WESTMINSTER—As you near the end of a steep dirt road just off Route 121, one of those inexplicable Vermont hillside farms appears, almost defying the laws of gravity.
But for a handsome older horse named Chesapeake, five barnyard ducks, two dogs, a drove of pigs, 30 rambunctious goats, and the Ware family, AlpineGlo Farm is a comfortable home.
“We have 22 acres here, and most is mountainous hillside, which goats love,” said Rachel Ware, AlpineGlo’s proprietor, goatherd, and cheesemaker.
Goats don’t like fields so much, she explained. When put in a field, goats will find the borders, because “goats want to eat the bushes,” she said.
This is Ware’s first year of selling cheese to the public. Making cheese from goats’ milk was an easy choice for her.
“I just love goats so much,” she said.
From the time she was a teenager, Ware always had a handful of pet goats, usually as companions for her horse.
“I couldn’t have more than one horse,” because of space constraints, she said — but, a horse should not be lonely. Goats are good friends to horses, she explained.
Ware is convinced Chesapeake “thinks he’s a goat now” from spending so much time with the herd.
When she and her family moved to Clark Street about 15 years ago, she asked herself, “How can I have more goats?”
Ware wanted to progress beyond merely having goats as pets, or as a companion to Chesapeake; she wanted enough animals to provide milk for her family.
She said she bought three Alpine goats, “but the next thing you know ... In the classic goat farmer story, it evolved.”
More goats, more cheese
Finding herself with more milk than her family could use from the three goats she began with, Ware decided cheesemaking was the solution. It also justified getting more goats.
Going from milking three goats to making cheese took a while, she said, mostly because Ware is an inveterate do-it-yourselfer.
Pointing to her milking parlor and cheesemaking room, Ware said, “I built those myself, slowly. I didn’t want to get into debt,” noting she could have paid someone else to build the structures, but it would have cost her so much more.
Plus, she said, what could beat “the self-satisfaction of building something yourself?”
The barn where the baby goats live? Ware built that, too.
“These women foresters came here” and cleared some of Ware’s trees and milled the lumber on-site, “so my barn is built with my own wood. Women loggers! Woo hoo!”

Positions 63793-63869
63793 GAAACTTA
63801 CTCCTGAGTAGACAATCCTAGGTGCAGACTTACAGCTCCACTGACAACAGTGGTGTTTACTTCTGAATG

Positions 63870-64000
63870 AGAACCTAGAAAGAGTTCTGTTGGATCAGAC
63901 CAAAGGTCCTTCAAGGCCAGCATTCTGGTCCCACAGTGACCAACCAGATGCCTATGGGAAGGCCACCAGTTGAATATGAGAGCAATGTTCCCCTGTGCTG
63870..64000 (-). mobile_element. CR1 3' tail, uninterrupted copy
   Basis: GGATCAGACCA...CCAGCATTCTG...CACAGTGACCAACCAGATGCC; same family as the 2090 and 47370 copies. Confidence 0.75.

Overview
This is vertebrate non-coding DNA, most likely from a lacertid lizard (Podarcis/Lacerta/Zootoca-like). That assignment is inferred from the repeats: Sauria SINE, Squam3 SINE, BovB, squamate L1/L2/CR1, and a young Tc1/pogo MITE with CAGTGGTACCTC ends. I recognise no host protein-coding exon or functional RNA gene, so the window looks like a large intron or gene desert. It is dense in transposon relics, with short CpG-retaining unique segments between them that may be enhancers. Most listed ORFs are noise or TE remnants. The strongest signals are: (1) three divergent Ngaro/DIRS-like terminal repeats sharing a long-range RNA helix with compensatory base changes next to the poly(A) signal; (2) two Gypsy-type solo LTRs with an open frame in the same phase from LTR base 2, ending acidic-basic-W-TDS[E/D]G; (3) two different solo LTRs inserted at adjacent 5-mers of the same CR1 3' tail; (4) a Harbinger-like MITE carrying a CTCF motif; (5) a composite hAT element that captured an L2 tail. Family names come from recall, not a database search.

Similarly, Ware learned cheesemaking mostly on her own.
“Like everything else I do, I just figured it out,” she said. She took a few one-day classes and read books, she said.
After making cheese for home use for the last five years, this past year Ware established AlpineGlo as a business and got her production certified by the U.S. Department of Agriculture. This spring, she began selling her cheeses at the Ludlow and West River farmers’ markets, and from a little stand next to her house. She hopes to get her product into local stores soon, too.
All of AlpineGlo’s cheeses are farmstead — produced on the farm where the animals are milked — and are made of pasteurized milk. This is to keep the farm in compliance with the FDA’s regulations that all cheeses aged fewer than 60 days be pasteurized.
In addition to what Ware calls ”the classic plain chèvre” — fresh, smooth, spreadable goat cheese — she also makes cranberry-walnut chèvre, and plain and garlic-dill neufchâtel, a smoother version of chèvre.
AlpineGlo also makes a Bulgarian-style feta, aged five days and not brined, because, Ware said, ”I don’t like it so salty.” Ware marinates it in olive oil, sun-dried tomatoes, and herbs.
Goats: The new chickens
For those looking to venture into the world of goats, Ware noted those with smaller parcels of land can easily have a pet goat or two, much as many urban and suburban dwellers have brought chickens into their yards.
“Chickens are step one,” for micro-sized animal husbandry, she said, adding, “goats are the next step.”
Goats are easy to take care of, Ware said, noting they are economical and efficient in relation to how much care and feed — beyond browsing — they require.
“If you have enough land for goats, it affects their supplemental feed,” she said.
AlpineGlo has 30 Alpine breed goats, but Ware currently milks only 11 of them to produce about 40-50 pounds of cheese a week, “because they’re that efficient.”